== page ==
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Attorneys Say Cyclist Was Not At Fault In Fatal Crash Near Rice University

They plan to conduct an independent investigation to prove cyclist Sudipta Roy was legally using a crosswalk when she was struck by a dump truck at Sunset Boulevard and Main Street April 24.

  • Attorney Robert Kwok speaks at the microphone.
    Attorney Robert Kwok speaks at the microphone.
  • Bike Houston Executive Director John Long (right) and Rice University cyclist Mary Natoli.
    Bike Houston Executive Director John Long (right) and Rice University cyclist Mary Natoli.

Attorney Robert Kwok represents Dr. Ujjal Bhattacharjee, the husband of Sudipta Roy. He said they are not filing a lawsuit yet against the operator and owner of the dump truck, but a judge has now granted a temporary restraining order stating that the truck must be preserved as evidence.

Kwok said they also said they plan to conduct an independent investigation to prove that Roy was legally using the crosswalk at Main and Sunset when she was struck by the dump truck’s rear tire as it made a “right hook turn.”

"We have the ability to conduct what we believe to be a fair and impartial investigation,” said Kwok. “And in the end our goal in this case is to clear Sudipta's name, that this tragedy was not her fault. She did not cause her own death."

Kwok added that Roy was considered a vulnerable road user under Houston city ordinances and the dump truck driver “had a responsibility to ensure he was safely clear before making his right-hand turn.”

Kwok said the driver probably looked to his left, saw no oncoming cars, “and made his turn without even considering Ms. Roy was right next to him on his right side.”

Meanwhile Rice University cyclists and the organization Bike Houston are calling on the city to make fundamental changes at the intersection to ensure the safety of walkers and cyclists.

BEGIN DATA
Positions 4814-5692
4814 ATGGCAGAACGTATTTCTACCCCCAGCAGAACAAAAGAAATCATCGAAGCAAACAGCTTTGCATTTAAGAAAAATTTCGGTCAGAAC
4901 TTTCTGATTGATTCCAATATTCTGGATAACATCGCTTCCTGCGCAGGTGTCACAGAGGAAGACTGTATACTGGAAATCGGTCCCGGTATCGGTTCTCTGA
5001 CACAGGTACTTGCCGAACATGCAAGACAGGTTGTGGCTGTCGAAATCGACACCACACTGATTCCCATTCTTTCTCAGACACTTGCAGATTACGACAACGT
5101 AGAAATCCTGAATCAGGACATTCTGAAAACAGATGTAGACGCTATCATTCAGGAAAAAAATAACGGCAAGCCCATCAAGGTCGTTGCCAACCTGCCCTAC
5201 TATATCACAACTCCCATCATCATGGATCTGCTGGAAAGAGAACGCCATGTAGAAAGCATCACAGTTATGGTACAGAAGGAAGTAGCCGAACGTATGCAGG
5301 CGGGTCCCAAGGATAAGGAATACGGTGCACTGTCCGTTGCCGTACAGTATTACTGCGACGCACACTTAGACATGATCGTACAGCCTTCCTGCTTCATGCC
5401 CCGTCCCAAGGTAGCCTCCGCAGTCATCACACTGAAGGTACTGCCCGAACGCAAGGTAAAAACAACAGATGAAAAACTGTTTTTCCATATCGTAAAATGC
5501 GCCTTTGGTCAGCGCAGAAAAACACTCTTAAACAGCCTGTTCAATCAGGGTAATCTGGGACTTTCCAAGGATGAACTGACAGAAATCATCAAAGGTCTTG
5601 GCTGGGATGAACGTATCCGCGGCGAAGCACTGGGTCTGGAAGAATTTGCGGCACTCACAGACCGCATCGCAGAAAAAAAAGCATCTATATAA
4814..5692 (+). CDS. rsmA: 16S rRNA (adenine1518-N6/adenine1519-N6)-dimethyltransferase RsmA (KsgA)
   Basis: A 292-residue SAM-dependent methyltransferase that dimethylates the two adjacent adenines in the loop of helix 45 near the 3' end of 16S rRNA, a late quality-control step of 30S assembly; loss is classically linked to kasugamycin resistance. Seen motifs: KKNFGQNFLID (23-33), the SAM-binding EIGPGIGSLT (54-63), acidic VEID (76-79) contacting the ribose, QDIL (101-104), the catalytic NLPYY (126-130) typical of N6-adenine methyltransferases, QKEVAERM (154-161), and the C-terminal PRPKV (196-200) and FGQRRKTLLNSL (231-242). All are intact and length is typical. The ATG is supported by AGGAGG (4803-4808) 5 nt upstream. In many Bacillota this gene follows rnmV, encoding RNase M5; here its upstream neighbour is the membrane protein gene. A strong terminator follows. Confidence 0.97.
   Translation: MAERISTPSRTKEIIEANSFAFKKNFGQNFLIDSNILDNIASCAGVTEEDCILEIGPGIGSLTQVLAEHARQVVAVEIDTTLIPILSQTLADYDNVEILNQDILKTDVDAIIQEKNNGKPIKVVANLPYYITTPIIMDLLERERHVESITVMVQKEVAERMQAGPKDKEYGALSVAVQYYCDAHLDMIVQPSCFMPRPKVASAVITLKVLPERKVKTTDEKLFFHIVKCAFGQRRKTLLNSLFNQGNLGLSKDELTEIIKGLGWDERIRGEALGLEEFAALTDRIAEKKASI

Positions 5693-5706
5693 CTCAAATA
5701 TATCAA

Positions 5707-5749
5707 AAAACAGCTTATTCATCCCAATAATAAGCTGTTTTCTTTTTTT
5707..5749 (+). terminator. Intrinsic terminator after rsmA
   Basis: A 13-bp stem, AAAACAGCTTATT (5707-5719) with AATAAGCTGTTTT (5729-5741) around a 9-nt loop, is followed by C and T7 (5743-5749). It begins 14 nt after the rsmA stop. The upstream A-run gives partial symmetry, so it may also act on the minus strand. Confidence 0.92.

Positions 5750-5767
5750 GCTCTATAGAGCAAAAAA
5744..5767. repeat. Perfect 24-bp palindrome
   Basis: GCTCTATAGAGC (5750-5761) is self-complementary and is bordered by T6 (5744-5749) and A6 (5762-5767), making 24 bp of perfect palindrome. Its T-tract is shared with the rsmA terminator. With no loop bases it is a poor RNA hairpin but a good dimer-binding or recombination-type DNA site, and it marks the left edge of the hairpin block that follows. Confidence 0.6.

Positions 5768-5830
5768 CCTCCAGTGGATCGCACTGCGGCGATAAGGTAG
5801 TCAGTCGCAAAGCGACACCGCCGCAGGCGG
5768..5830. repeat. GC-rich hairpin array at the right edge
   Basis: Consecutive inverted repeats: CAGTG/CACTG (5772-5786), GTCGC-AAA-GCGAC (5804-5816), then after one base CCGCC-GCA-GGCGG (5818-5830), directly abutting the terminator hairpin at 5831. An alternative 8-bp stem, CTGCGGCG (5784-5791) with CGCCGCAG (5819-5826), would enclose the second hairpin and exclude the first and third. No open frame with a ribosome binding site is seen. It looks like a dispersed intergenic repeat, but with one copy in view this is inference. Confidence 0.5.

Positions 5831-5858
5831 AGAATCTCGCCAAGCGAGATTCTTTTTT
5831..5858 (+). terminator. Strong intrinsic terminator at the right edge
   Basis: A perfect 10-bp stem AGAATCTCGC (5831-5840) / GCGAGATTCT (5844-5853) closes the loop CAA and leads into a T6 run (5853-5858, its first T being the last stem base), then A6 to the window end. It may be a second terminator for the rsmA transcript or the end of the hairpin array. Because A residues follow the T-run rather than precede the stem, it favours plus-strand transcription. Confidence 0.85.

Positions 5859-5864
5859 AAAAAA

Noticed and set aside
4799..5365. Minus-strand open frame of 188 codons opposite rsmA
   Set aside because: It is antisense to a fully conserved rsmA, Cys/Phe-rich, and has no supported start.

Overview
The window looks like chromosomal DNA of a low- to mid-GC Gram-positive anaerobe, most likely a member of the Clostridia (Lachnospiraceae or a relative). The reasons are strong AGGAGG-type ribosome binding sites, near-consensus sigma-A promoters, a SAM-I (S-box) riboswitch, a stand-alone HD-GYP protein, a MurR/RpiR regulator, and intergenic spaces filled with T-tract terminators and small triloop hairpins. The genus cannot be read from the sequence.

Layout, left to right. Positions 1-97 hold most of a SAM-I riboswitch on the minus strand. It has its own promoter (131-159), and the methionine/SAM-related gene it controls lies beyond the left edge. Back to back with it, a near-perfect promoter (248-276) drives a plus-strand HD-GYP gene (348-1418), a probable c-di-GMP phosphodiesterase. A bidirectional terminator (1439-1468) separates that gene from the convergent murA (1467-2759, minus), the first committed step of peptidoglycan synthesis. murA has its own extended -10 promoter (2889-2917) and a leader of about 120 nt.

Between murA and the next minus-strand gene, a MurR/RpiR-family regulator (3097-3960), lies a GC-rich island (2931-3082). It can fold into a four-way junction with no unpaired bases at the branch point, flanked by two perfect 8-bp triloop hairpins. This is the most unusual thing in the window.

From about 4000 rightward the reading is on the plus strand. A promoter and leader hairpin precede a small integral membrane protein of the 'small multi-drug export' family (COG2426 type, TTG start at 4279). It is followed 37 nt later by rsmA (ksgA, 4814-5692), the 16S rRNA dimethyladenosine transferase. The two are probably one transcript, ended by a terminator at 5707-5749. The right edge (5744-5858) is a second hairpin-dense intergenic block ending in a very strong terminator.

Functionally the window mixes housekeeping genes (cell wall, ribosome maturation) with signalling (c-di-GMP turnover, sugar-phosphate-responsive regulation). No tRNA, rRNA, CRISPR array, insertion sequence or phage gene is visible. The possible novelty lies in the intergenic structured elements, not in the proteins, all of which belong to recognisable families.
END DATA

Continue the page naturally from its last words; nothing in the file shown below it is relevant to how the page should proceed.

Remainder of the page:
Last month’s crash was the second bike fatality at Sunset and Main. In 2017 a Rice University professor, Dr. Marjorie Corcoran, was struck by a train as she rode her bike through the intersection.

Mary Natoli with Rice University Cycling and Triathlon said her fellow students felt "incredible sadness and incredible frustration" upon hearing of the most recent fatality. "A simple sign that said ‘yield to bikes and pedestrians in the crosswalk' could have caused the dump truck driver to look twice and yield the right-of-way in this case," added Natoli.

Cycling activists say they also worry about the city's future if it doesn't make safety improvements for cyclists and pedestrians.

"Failing to give people the option to bike safely will result not only in more deaths but Houston losing out as a city," said Natoli. "We already know we lost out on Amazon earlier this year and transportation was a big reason. Rice University itself loses students graduating to take jobs in more bike and pedestrian-friendly cities."

Bike Houston Executive Director John Long is also calling for better signage and more visible crosswalks. He said Rice University and Hermann Park are currently separated by a "dangerous no-man's-land that's designed for motor vehicles and not for people."

"It's not just about cyclists," said Long. "It's about the road safety of all users in Houston."

Meanwhile the Houston Police Department said it has not yet completed its investigation into the crash and at this point no charges have been filed.


Gail Delaughter

Gail Delaughter

News Anchor

From early-morning interviews with commuters to walks through muddy construction sites, Gail covers all aspects of getting around Houston. That includes walking, driving, cycling, taking the bus, and occasionally flying. Before she became transportation reporter in 2011, Gail hosted weekend programs for Houston Public Media. She's also covered courts in...

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